Health care expansion fails in Senate after Republicans Katz and Woodsome flip

Health care expansion fails in Senate after Republicans Katz and Woodsome flip

After Republican Senator Tom Saviello’s bill to accept federal funding for MaineCare expansion passed by a single vote in the Senate on Tuesday and was subsequently passed in the House on an 85 to 64 vote, it was expected to go to Governor Paul LePage’s desk for approval or veto.

Instead, a vote to enact the legislation failed in the last few hours of the legislative session on Friday after Sen. Roger Katz of Augusta and Sen. David Woodsome of North Waterboro, who had initially supported the measure, changed their votes.

“With this vote, Republicans showed they are not even willing to let this bill stand or fall on its own merits,” said Sen. Linda Valentino of Saco in a statement after the vote. “Instead, they used a procedural move at the last minute to block the bill. The 70,000 Mainers who would receive health care coverage by this bill’s passage deserve to know where each senator stands.”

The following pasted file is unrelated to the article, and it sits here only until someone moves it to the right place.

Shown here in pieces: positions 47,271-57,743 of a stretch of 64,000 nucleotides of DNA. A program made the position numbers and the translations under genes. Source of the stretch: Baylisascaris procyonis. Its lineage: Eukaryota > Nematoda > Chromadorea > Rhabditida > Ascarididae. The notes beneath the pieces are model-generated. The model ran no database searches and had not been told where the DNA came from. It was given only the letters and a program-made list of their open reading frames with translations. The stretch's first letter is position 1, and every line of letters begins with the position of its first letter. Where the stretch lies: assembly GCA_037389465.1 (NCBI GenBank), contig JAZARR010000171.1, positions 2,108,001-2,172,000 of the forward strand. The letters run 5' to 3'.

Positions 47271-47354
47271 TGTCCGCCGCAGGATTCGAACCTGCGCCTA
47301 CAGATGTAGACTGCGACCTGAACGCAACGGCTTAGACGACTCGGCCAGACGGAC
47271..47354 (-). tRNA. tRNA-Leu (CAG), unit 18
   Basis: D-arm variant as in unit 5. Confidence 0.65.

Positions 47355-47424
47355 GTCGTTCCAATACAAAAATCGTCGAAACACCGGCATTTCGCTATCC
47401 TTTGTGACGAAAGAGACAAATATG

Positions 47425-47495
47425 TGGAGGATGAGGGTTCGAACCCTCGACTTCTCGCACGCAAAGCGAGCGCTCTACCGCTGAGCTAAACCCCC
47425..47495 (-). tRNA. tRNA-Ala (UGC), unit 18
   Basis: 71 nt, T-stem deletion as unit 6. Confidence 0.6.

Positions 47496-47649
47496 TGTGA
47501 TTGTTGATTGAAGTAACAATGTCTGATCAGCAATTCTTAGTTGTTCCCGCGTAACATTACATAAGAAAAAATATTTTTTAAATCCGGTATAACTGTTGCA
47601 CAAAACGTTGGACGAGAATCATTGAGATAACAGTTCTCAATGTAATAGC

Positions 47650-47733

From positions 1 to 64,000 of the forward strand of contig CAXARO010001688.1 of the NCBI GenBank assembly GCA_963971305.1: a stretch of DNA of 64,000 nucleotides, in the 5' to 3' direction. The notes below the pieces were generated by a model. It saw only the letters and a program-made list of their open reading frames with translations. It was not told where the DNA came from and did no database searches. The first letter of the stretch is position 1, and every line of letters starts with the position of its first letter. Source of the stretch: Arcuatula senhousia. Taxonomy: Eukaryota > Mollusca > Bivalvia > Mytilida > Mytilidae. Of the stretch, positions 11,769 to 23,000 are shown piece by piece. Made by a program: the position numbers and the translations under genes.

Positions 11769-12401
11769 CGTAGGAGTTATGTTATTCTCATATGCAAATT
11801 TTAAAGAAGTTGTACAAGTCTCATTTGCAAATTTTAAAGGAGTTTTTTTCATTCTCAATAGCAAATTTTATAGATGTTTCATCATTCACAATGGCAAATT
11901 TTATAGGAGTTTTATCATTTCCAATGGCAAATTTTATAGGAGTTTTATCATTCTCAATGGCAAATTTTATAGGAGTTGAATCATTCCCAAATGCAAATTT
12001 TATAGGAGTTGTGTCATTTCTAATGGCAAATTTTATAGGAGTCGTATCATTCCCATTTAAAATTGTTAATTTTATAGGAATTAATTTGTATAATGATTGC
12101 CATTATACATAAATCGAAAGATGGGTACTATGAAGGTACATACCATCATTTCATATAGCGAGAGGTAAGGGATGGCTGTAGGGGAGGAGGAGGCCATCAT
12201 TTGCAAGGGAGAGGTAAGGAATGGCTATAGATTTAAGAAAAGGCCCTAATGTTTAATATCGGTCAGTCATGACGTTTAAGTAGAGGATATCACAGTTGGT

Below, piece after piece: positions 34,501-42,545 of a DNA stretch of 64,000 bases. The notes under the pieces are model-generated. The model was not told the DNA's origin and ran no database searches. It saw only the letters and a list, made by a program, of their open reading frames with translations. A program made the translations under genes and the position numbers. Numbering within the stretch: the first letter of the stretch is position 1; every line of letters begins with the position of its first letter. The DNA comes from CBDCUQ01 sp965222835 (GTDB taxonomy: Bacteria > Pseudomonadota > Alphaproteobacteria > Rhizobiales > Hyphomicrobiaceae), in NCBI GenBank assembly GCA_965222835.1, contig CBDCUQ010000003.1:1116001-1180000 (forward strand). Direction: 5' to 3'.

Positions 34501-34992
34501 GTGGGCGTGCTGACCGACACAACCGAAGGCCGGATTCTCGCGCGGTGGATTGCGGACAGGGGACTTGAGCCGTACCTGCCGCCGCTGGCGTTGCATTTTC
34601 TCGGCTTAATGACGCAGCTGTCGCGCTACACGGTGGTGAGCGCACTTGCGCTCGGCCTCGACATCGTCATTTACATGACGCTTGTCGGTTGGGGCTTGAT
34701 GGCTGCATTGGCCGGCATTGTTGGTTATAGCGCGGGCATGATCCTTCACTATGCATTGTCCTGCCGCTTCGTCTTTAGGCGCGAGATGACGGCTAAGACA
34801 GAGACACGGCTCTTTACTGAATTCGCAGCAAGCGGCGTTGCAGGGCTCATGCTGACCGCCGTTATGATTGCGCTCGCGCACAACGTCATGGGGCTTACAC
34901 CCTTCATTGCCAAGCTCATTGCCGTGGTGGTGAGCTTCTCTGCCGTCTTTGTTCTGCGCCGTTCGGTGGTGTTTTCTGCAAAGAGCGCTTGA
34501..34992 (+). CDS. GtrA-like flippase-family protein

The proposal to accept federal funds is estimated to provide health insurance to more than 70,000 Mainers and would bring more more than $2 billion in federal funding to the state, creating an estimated 3,000 additional jobs.

Saviello’s conservative proposal, similar to bills approved by Republican legislatures and governors in other states, uses Medicaid to provide coverage to the poorest Mainers and private health insurance to expand access to affordable care for other low-income residents. It is also designed to provide additional resources to fight opioid addiction, leading to endorsements from law enforcement officers and drug treatment specialists.

Update: In a comment posted on April 20th, and which can be read in full below, Sen. Katz provided a justification for his vote: “First, I see no point in allowing our Governor to rail against Expansion in his veto message and then declare victory when his veto is sustained. Second, leaving the bill on the table means it is still technically alive, leaving a continuing opportunity to perhaps amend the bill to make it more palatable to more legislators.”

Photo via Andi Parkinson.


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